The Nigerian Medical Association has said the recent travel ban on Nigeria by the United Kingdom and Canada in the wake of the outbreak of the Omicron variant of the COVID-19 shows that many Nigerians are not taking vaccination against the disease seriously.
The NMA said the situation would not only affect Nigeria’s desire to achieve herd immunity but would also further endanger frontline workers in the country.
As part of measures to reduce further spread of the disease, the Federal Government strengthened the enforcement of compulsory COVID-19 vaccination by barring unvaccinated persons from government buildings at the Federal Secretariat in Abuja, seven days after the expiration of the December 1 deadline for all civil servants to get vaccinated.
The Presidential Steering Committee on COVID-19 chaired by the Secretary to the Government of the Federation, Mr Boss Mustapha, had in October said civil servants without proof of vaccination and negative coronavirus tests would not be granted access to their offices as from December 1, 2021.
Similarly, the Lagos State Government released new COVID-19 guidelines for social events and gatherings in the festive season, directing attendees of social gatherings and events to show proof of vaccination while organisers of such events in the state must be duly registered to obtain an event safety clearance from the Lagos State Safety Commission.
However, the President of the NMA, Prof Innocent Ujah, who spoke with Saturday PUNCH, said Nigerians should accept the fact that the vaccine was preventive and tended to build immunity to prevent a further spread of the deadly disease.
“We have to face the reality squarely. You will recall that Nigeria has just been banned by the UK for travel. That is a pointer that they (UK) think we are not doing enough but it is just to show that Nigerians are not taking the issue of COVID seriously.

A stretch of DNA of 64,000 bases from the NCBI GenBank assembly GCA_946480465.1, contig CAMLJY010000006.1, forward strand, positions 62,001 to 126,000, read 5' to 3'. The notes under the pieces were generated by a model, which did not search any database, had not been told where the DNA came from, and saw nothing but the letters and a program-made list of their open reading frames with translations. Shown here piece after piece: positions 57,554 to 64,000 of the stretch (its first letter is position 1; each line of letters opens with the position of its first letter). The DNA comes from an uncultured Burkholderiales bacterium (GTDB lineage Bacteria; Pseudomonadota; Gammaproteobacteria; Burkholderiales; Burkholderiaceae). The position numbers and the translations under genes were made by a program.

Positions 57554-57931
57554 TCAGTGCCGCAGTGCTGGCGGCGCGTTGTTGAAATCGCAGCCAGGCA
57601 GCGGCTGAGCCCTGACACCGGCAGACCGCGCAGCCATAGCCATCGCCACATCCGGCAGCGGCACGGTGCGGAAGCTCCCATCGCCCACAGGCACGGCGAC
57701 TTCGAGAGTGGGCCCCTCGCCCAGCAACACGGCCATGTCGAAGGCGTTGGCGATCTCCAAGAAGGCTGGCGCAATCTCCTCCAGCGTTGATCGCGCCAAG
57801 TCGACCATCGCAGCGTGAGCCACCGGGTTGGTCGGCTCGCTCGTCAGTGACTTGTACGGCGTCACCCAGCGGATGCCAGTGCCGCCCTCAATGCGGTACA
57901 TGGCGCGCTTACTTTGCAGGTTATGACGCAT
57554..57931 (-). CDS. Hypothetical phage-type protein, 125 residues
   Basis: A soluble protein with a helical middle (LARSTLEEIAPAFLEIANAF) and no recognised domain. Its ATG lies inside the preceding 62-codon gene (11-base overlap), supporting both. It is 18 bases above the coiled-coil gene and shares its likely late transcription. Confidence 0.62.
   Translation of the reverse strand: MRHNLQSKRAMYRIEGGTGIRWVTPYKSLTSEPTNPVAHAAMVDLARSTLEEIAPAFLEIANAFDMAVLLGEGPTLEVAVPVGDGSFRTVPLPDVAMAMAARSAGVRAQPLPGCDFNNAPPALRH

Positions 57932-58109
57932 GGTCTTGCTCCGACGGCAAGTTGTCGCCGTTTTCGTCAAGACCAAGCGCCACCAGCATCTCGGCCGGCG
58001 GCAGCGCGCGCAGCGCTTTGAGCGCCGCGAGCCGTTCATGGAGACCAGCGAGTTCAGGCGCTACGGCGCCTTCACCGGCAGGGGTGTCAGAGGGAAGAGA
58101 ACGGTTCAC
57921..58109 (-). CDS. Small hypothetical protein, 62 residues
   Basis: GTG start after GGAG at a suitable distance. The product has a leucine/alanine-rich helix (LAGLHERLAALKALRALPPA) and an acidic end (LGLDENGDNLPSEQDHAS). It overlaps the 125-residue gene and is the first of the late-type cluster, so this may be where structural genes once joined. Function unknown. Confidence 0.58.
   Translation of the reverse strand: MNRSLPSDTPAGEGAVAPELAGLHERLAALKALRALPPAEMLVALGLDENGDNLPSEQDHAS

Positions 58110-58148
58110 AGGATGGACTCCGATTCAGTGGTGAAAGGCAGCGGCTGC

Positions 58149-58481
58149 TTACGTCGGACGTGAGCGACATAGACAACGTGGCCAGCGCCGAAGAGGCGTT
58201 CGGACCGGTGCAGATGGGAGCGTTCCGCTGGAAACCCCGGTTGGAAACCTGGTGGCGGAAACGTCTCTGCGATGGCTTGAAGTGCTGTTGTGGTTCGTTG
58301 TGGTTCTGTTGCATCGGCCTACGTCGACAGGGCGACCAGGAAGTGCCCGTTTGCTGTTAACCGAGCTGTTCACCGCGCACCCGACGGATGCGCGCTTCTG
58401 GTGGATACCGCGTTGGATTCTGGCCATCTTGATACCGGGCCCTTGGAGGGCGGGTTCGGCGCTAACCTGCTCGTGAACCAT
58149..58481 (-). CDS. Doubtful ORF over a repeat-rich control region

“Now, the vaccines are available but our people are resisting taking the vaccines. Previously, we said the government had not been able to provide sufficient vaccines for people to use. Now, they are providing the vaccines but people are refusing to take them. It (vaccination) shouldn’t be something that should be forced but it has to be enforced because it is a policy.
“You will recall that the issue of COVID and this protection is predicated on two aspects; to protect oneself as an individual and to protect the public as a public health measure. We should do everything to reduce the number of cases and the likelihood of transmission. The NMA will support anything that will improve the health of Nigerians,” Ujah added.
Asked whether the Federal Government should consider imposing a travel ban to reduce the spread of the new variant, the NMA president said, “If we act as if it is retaliation, that’s not good but the Federal Government of Nigeria owes it a duty to protect its citizens.
“So, if it is in the consideration of the Nigerian government to protect its citizens, they should do everything to protect the citizens. But let it not be seen as retaliatory.
“If it is in the view of the government of Nigeria that people coming from a particular part of the world are at an increased risk of spreading the disease, it has the right to decide what is best for its people. Just as the United Kingdom said its people should be protected, so also should Nigerians be protected.”
He also said a less vaccinated population would have a disastrous effect on Nigerians campaign against the pandemic.